Much of my research over the past few decades has focused on how family members are affected by dementia. One of my projects offers art-making to people with early-stage dementia—creating art is a way to invest in abilities rather than focus on deficits.
During my time at Michigan, I have been lucky to serve as the associate dean for academic affairs and as chair of the Health Behavior and Health Education department. It is this administrative experience along with my passion for this School that have helped me feel prepared for my tenure as interim dean for the 2017–18 academic year.
We have an exciting year unfolding. An important initiative Michigan Public Health is leading across campus is precision health. You can read more about it in many of the print and digital materials you will see from us in the coming months.
Just as I asked how I got here, I have found myself questioning my role in precision health given my research focus. Up until very recently, I thought that precision health was for someone else.
But my thinking has evolved, and I think as we learn more about precision health, we will see how all of us at Michigan Public Health contribute to precision health. For me, the key is in how our work turns from the population-level to the individual and then back again in a continuum of care. A project I am working on right now translates an evidence-based intervention to address heart disease among older adults in Detroit. It made me think, "I might be doing precision health!"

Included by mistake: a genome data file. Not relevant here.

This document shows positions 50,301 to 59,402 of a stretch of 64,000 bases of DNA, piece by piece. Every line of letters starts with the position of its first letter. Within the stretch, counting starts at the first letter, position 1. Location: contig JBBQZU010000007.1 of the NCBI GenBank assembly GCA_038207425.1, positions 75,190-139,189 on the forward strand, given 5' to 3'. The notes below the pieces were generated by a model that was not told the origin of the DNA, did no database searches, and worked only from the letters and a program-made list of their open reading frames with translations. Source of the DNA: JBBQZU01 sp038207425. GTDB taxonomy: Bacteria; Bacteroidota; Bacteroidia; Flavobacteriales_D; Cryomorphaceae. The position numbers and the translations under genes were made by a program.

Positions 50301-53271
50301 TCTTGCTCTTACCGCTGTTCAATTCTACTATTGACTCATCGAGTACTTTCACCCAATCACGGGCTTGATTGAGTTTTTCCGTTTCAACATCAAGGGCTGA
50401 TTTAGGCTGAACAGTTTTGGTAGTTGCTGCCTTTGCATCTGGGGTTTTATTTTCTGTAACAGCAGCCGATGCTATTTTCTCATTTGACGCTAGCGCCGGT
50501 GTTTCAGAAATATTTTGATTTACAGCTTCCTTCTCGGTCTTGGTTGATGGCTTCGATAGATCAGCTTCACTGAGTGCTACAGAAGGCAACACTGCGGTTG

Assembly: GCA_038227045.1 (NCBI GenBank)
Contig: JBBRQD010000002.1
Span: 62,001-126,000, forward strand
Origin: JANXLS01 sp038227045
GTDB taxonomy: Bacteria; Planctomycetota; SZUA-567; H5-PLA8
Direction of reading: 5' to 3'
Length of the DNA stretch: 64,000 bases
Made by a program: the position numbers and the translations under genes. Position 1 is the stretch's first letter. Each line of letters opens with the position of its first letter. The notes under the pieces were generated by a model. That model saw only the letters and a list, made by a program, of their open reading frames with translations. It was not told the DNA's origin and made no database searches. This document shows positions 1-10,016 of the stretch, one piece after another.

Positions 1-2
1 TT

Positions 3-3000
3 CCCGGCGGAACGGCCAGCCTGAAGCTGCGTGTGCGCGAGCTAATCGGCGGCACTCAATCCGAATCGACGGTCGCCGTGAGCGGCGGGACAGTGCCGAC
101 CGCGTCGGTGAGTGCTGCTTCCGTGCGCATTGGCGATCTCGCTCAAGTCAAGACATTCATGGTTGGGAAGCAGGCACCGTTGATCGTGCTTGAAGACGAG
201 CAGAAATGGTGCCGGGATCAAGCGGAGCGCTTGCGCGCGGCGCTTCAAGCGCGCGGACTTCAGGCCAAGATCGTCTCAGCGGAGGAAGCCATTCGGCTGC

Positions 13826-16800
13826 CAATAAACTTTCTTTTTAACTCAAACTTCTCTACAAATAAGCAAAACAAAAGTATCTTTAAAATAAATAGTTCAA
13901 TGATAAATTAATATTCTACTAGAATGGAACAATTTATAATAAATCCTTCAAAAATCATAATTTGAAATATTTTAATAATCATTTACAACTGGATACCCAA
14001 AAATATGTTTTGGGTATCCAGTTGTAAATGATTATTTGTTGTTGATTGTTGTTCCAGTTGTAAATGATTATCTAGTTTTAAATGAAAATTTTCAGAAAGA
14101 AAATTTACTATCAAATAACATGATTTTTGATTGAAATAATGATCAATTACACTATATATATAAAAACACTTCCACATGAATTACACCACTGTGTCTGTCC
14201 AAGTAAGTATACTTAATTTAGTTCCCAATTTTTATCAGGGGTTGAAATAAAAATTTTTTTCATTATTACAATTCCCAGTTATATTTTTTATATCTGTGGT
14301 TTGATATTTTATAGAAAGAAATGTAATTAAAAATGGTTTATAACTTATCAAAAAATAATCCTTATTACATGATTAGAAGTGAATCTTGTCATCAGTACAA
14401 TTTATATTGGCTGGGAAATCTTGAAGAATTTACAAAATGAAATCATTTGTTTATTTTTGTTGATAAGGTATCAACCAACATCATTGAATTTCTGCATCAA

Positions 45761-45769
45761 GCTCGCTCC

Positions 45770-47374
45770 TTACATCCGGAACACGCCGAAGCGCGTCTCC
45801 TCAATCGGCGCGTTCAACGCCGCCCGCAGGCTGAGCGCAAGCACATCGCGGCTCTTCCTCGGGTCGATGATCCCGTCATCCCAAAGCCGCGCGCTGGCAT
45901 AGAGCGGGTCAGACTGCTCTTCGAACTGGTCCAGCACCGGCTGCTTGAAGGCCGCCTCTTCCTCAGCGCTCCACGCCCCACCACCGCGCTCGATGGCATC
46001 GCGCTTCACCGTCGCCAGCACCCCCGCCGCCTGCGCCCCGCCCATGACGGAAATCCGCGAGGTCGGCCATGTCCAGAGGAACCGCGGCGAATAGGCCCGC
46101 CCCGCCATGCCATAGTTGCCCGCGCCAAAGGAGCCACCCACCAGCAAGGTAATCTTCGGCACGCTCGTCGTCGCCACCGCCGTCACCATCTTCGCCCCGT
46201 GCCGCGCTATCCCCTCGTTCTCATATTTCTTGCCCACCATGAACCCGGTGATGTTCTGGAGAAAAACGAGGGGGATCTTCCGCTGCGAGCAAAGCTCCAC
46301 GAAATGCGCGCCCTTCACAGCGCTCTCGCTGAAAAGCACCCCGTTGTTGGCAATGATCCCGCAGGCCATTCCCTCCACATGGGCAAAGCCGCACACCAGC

We need to continue building bridges to scholars like myself to help them understand how they fit into precision health and what puzzle pieces they can place.
This is an important and timely initiative for our School and for the University. I am committed to moving our school forward on precision health and on several other initiatives in a productive way so that our next dean can lead us into a strong and steady future.
To do that, I'll need your help. Show leadership, tolerance, and patience in all you do. Share your voice with us and with others. Invest in our students and their world beyond the classroom.
I am grateful to our former dean and current provost Martin Philbert for this opportunity and for his ongoing support of our School. This time next year, I look forward to thinking not about how I got here but about how far we have come.
This article first appeared in the fall 2017 issue of Findings, the magazine of the University of Michigan School of Public Health.
- Learn more about Health Behavior and Health Education at Michigan Public Health.
- Support academic achievement at Michigan Public Health.
- Read about epigenomics, a central field in precision health.
About the Author
Cathleen M. Connell, PhD, is Interim Dean of the School of Public Health and Professor of Health Behavior and Health Education. Since joining the school in 1989, she has also served as the associate dean for academic affairs and as chair of the Health Behavior and Health Education department. Her research focuses on the psychological and social context of chronic disease self-management and dementia caregiving.